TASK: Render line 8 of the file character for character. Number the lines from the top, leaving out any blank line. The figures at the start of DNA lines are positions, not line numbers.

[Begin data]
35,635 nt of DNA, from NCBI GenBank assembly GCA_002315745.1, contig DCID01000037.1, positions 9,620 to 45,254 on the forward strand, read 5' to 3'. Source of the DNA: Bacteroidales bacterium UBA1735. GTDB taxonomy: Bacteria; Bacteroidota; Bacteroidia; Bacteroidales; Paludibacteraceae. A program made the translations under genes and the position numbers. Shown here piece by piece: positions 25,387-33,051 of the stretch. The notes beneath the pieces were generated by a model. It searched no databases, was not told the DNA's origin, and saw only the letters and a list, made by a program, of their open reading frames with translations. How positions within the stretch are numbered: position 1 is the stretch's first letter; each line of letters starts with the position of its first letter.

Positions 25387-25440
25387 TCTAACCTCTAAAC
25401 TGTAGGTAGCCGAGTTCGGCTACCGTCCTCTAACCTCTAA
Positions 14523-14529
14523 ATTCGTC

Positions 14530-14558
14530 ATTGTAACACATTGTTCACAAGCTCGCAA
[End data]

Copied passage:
14530 ATTGTAACACATTGTTCACAAGCTCGCAA